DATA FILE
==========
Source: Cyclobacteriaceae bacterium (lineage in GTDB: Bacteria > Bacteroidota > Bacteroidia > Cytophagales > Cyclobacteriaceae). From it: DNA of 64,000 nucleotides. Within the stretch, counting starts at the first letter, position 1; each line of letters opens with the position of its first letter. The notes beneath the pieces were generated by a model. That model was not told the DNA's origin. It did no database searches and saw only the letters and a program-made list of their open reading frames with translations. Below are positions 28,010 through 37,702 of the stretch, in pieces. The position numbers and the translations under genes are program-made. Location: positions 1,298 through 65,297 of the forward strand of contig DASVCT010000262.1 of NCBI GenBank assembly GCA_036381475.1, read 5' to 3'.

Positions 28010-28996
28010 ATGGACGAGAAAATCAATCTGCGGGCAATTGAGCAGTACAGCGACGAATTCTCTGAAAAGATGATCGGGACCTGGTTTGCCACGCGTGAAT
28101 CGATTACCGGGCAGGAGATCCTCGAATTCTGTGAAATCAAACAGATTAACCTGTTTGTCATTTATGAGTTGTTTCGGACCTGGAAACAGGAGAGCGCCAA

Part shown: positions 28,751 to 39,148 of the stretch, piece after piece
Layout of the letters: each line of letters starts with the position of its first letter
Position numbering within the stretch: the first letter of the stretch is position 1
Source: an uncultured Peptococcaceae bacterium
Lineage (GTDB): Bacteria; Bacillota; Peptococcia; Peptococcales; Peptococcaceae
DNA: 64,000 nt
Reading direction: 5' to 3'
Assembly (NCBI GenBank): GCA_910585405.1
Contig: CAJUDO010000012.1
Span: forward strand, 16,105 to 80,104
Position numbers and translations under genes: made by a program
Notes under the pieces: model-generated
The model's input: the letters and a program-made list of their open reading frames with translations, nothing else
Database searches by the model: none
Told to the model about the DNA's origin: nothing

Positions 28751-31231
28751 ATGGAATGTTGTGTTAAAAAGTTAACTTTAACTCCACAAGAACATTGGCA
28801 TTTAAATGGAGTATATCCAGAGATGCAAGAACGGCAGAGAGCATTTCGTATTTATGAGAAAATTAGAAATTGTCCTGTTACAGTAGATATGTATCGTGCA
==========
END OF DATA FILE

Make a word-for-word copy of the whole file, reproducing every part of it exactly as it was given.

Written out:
Source: Cyclobacteriaceae bacterium (lineage in GTDB: Bacteria > Bacteroidota > Bacteroidia > Cytophagales > Cyclobacteriaceae). From it: DNA of 64,000 nucleotides. Within the stretch, counting starts at the first letter, position 1; each line of letters opens with the position of its first letter. The notes beneath the pieces were generated by a model. That model was not told the DNA's origin. It did no database searches and saw only the letters and a program-made list of their open reading frames with translations. Below are positions 28,010 through 37,702 of the stretch, in pieces. The position numbers and the translations under genes are program-made. Location: positions 1,298 through 65,297 of the forward strand of contig DASVCT010000262.1 of NCBI GenBank assembly GCA_036381475.1, read 5' to 3'.

Positions 28010-28996
28010 ATGGACGAGAAAATCAATCTGCGGGCAATTGAGCAGTACAGCGACGAATTCTCTGAAAAGATGATCGGGACCTGGTTTGCCACGCGTGAAT
28101 CGATTACCGGGCAGGAGATCCTCGAATTCTGTGAAATCAAACAGATTAACCTGTTTGTCATTTATGAGTTGTTTCGGACCTGGAAACAGGAGAGCGCCAA

Part shown: positions 28,751 to 39,148 of the stretch, piece after piece
Layout of the letters: each line of letters starts with the position of its first letter
Position numbering within the stretch: the first letter of the stretch is position 1
Source: an uncultured Peptococcaceae bacterium
Lineage (GTDB): Bacteria; Bacillota; Peptococcia; Peptococcales; Peptococcaceae
DNA: 64,000 nt
Reading direction: 5' to 3'
Assembly (NCBI GenBank): GCA_910585405.1
Contig: CAJUDO010000012.1
Span: forward strand, 16,105 to 80,104
Position numbers and translations under genes: made by a program
Notes under the pieces: model-generated
The model's input: the letters and a program-made list of their open reading frames with translations, nothing else
Database searches by the model: none
Told to the model about the DNA's origin: nothing

Positions 28751-31231
28751 ATGGAATGTTGTGTTAAAAAGTTAACTTTAACTCCACAAGAACATTGGCA
28801 TTTAAATGGAGTATATCCAGAGATGCAAGAACGGCAGAGAGCATTTCGTATTTATGAGAAAATTAGAAATTGTCCTGTTACAGTAGATATGTATCGTGCA